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DID YOU KNOW the first woman

POW was Civil War Army contract sur- geon Dr. Mary E. Walker, who was cap- tured on April 10, 1864, when she took a wrong turn while trying to get to a sick patient. The Confederates imprisoned her in the military prison in Richmond, VA, known as “Castle Thunder”. She was re- leased on Aug. 12, 1864, in exchange for a Confederate major. The next time mili- tary women were captured by the enemy was during World War II, when 67 Army nurses and 11 Navy nurses captured in the Philippines were held by the Japanese for nearly three years, and five Navy nurses captured on the island of Guam were held as POWs for four months. One Army flight nurse was aboard an aircraft that was shot down behind enemy lines in Germany in 1944. She was held as a POW for four months. More recently, a female Army doctor and an enlisted woman were held as POWs in 1991 during Operation Desert Storm, and three enlisted women were captured during Operation Iraqi Freedom in 2003, one of whom died in captivity of injuries sustained in a vehicle accident prior to capture. (Source: Wom- en in Military Service for America Memo- rial archives)


son) Roundtree, WAAC/WAC, a native of Charlotte, NC, was a graduate of Spelman College in Atlanta and a protégée of the influential African American educator, Mary Macleod Bethune, when she was se- lected as a member of the first class of of- ficer candidates of the WAAC in 1942. After the war, CPT Roundtree used the G.I. Bill to attend Howard University Law School. When she graduated with her law degree in 1950, there were only 83 black women lawyers in the United States com- pared to 6,165 white women. She estab- lished a law firm in northwest Washing- ton, DC, to serve the black community there. During the course of her legal ca- reer, Roundtree handled several high-pro- file cases. Sarah Keys v. Carolina Coach Company, a landmark civil rights case in- volving bus travel across state lines, was decided by the Interstate Commerce Com- mission in November 1955, the same year as the more famous Rosa Parks incident, which involved a city bus. In its decision


on Keyes, the ICC found the practice of designating separate seats for white and black interstate bus passengers to be “un- just discrimination and undue and unrea- sonable prejudice and disadvantage … and is therefore unlawful.” (Source: Women In Military Service For America Memorial archives)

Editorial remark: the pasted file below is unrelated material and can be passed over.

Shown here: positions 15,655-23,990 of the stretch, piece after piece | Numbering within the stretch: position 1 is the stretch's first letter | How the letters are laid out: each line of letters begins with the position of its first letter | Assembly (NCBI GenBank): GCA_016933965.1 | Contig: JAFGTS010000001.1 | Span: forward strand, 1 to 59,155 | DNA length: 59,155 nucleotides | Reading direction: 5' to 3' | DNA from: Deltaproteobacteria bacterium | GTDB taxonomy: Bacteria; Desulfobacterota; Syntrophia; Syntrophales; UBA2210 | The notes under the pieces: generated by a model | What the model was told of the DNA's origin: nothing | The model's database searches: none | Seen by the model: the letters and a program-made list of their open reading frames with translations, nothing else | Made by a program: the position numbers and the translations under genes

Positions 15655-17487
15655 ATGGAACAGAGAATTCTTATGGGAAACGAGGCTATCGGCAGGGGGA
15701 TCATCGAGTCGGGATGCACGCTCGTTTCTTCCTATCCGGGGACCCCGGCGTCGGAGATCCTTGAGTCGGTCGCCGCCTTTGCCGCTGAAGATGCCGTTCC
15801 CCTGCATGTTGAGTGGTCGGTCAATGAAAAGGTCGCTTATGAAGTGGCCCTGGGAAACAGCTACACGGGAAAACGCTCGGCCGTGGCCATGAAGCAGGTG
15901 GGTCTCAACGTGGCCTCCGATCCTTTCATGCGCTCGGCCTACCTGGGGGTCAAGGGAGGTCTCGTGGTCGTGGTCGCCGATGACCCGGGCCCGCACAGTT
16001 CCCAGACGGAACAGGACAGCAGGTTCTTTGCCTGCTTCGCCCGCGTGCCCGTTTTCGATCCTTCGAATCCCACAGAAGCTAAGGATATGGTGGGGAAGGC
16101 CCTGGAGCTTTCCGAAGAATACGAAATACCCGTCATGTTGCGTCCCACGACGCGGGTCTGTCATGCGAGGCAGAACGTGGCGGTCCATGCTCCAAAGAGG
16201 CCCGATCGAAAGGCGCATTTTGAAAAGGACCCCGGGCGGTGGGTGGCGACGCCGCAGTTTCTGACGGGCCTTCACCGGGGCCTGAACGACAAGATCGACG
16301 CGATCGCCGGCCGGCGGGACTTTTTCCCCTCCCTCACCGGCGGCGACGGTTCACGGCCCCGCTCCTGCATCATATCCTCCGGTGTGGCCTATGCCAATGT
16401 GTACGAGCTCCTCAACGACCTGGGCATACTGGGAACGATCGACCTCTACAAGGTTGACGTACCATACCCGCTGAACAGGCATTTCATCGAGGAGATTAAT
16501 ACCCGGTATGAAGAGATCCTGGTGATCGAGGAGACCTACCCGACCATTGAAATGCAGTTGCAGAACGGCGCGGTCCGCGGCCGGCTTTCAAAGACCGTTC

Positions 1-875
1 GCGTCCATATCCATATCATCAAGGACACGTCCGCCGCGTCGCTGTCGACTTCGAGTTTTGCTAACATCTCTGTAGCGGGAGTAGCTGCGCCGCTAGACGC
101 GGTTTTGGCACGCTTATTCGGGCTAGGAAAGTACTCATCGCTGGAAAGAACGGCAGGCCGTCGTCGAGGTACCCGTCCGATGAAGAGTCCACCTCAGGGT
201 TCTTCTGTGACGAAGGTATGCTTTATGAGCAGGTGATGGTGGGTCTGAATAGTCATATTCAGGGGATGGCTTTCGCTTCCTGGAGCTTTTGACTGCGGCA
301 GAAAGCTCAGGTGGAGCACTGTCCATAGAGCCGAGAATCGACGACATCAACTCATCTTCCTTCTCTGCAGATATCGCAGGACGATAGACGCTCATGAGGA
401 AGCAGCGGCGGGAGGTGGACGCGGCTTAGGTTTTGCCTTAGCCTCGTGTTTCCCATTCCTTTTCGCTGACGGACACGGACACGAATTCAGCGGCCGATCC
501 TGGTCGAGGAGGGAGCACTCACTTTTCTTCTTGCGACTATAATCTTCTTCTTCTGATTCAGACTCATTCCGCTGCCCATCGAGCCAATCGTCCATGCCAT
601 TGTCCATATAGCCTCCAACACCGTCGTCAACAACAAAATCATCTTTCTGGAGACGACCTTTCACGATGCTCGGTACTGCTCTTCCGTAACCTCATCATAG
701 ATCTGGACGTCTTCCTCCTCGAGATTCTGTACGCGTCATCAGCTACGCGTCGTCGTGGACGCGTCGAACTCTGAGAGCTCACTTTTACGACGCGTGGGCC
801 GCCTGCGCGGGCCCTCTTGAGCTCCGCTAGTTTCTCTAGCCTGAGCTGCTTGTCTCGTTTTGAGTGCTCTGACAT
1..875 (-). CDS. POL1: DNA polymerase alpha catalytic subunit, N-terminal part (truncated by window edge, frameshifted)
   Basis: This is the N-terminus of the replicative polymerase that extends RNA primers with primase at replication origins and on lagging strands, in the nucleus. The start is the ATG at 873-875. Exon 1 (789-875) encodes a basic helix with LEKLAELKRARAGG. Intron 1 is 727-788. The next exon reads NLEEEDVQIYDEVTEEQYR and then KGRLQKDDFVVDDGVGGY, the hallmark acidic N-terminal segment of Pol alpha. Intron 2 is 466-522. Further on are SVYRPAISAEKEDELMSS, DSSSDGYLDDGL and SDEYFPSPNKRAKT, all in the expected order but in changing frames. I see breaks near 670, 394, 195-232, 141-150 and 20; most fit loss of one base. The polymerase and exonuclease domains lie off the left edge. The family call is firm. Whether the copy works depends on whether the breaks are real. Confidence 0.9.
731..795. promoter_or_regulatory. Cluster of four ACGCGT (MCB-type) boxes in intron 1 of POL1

DID YOU KNOW as a result of the

progress of the 1990s, women are now ex- cluded from only 9 percent of Army roles—although that figure represents nearly 30 percent of active-duty positions. Army women cannot be assigned to the following occupational fields: infantry, armor, special forces, cannon field artil- lery and multiple launch rocket artillery. Also closed to women are: Ranger units at the regiment level and below, ground sur- veillance radar platoons, combat engineer line companies, and short range defense artillery units. In the Air Force, 99 percent of all occupations are open to women. Navy women are only excluded from sub- marine crews and SEAL teams, special boat unit crews and support positions with the Marine Corps ground combat units. The Marine Corps has opened 92 percent of its occupational fields to women, how- ever 38 percent of positions are closed to women. Closed occupational fields in- clude infantry, tank and assault amphibian vehicles and artillery. All Coast Guard oc- cupations and positions are open to wom- en. (Source: Women In Military Service For America archives)

DID YOU KNOW the Defense De-

partment Advisory Committee on Women in the Services (DACOWITS) was estab- lished in 1951 by then Secretary of De- fense, George C. Marshall. The Commit- tee is composed of civilian women and men who are appointed by the Secretary of Defense to provide advice and recom- mendations on matters and policies relat- ing to the recruitment and retention, treat- ment, employment, integration, and well-being of highly qualified profession- al women in the Armed Forces. Histori- cally, DACOWITS’ recommendations have been very instrumental in effecting changes to laws and policies pertaining to military women.


Diversity Employer

Blue Cross Blue Shield of America

BCBSA has an established Diversity Council that drives the diversity mission throughout our organization.

The mission of the Diversity Council is: • To invigorate all

employees with a keener appreciation of and sensitivity to our shared and unique qualities. • To foster a corporate culture that fully taps the potential of all employees. • To increase the Association’s corporate knowledge of diversity and the critical role it plays in maximizing our collective and individual achievements. • To facilitate integration of diversity and inclusion goals and initiatives into corporate programs, policies and systems

Kevin Shanklin

Executive Director Office of the President & CEO

Blue Cross and Blue Shield Association


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